Life as an Extreme Sport

Cultural Ethics [August 11]

Sue’s lecture today comes at a timely period, when we begin to discuss the idea of testing pharmaceuticals on captured populations, quite literally: prison populations. Of course, AJOB itself, in its most recent issue, has an article discussing equipoise in research, and the idea of testing on indigenous populations being ethical because it would do them good to get at least the established, beneficial drug. I’ll spare you my thoughts on that AJOB article’s argument at the moment, and instead focus back on what Sue talked about, which was drug trials, and specifically (of course) Nazi experimentation.

Of course everyone knows that the results of the Nazi experimentation was the trial of 25 Nazi personnel, and the establishment of the Nuremburg Code — a code that, somewhat ironically, was first adopted in the United States by the US military (I believe the Navy first, although they were so quickly in succession of one another it really doesn’t matter, unless you’re a military brat looking for bragging rights).

The interesting question behind Nuremburg is the idea of the trial itself. What standards do you use to try someone for something that you recognize is a crime, yet there are no laws or regulations explicating the crime? How do you go about a fair trial without imposing one culture’s standards on another, yet not going the way of moral relativity, either?

Of course, on top of that, with the Nazi’s you have the question of what to do with the entire German medical population, as well as the data culled from the experiments the Nazi’s conducted. Some people adamantly want the data locked away and never seen, while others think that some good should come from the horror — both opinions held by actual survivors of the experimenters.

On the side of how to you judge, I don’t fall into Kant’s ideals of a universal morality, so I think you’ve to be careful about imposing others cultural standards on a culture that is not their own. So, I suppose I think that Rawls offers us the easiest out, in his veil of ignorance. I’m sure it’s an inaccurate perception, but I do feel like that gives us at least a slightly more neutral answer.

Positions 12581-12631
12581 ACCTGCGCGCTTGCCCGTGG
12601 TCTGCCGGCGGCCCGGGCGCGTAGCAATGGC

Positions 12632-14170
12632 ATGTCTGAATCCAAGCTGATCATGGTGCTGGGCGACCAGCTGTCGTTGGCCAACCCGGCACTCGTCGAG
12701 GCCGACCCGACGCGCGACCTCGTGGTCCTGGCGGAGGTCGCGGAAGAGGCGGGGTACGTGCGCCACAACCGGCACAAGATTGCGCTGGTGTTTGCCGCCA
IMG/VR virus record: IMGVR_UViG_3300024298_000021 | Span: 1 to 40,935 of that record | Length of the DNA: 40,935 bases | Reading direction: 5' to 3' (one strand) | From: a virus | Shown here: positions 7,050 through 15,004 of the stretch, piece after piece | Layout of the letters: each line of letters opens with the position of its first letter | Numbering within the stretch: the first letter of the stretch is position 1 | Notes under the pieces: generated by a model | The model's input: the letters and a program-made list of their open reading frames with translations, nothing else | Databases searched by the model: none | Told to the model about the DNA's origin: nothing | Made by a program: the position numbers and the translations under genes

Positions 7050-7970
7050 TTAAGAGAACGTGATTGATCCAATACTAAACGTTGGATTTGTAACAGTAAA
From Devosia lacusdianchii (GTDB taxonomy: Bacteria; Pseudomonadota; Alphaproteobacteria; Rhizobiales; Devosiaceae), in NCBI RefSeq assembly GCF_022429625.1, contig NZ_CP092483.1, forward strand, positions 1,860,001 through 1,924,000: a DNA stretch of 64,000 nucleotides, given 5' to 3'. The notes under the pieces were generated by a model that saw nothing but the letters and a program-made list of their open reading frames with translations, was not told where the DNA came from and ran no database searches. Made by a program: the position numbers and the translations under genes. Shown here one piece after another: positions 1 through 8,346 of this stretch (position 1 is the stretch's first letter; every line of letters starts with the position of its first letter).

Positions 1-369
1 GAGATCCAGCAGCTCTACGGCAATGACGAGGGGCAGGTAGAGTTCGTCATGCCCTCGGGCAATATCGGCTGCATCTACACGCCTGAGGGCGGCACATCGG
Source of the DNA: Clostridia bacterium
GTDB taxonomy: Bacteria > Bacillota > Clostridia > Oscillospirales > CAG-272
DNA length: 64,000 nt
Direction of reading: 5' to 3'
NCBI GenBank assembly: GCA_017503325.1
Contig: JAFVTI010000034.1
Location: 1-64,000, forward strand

What to do with the doctors? Well, post-WW2, we regulated and watched Japan’s military — seems that regulating and watching Germany’s medical professions is the equal answer. Simply run oversight until you’re convinced they can do it on their own, when a generation not participating in the war has been raised. Is that too simplistic? It feels as thought it must be.

So far as what to do with the Nazi data… I have always fallen in the camp that something useful should be done with the data. That it should be clearly acknowledged where the data came from, the horror of the methodology (if you opt to be so generous as to call it methodology), but the value that can be extracted for fellow man. Don’t let the pain and suffering go to waste! I realize, though, that this is a controversial view, and as I’ve gotten older, and perhaps more enmeshed in the bioethical field, see the other point of view as well.


I took a break during Sue’s lecture today to use the restroom. Instead of returning to the classroom, I sat on a window ledge and leaned back into the sun. The temperature was finally near perfect — cool, but the warmth of the rays of sunlight bathing me, taking the knife-edge off the chill.

I watched a large, white cloud, fluffy and cottony, breeze slowly across the impossibly blue sky, the green of the tree leaves outside the window standing in stark, rich contrast against the yellow-y orange brick of the building across from me.

Tension melted under the light, and there was just this moment of rich synergy and rightness with the world. A week later, and when I have the chance to quietly reflect on, not necessarily the class, but the opportunity being given to me, I remain in complete awe.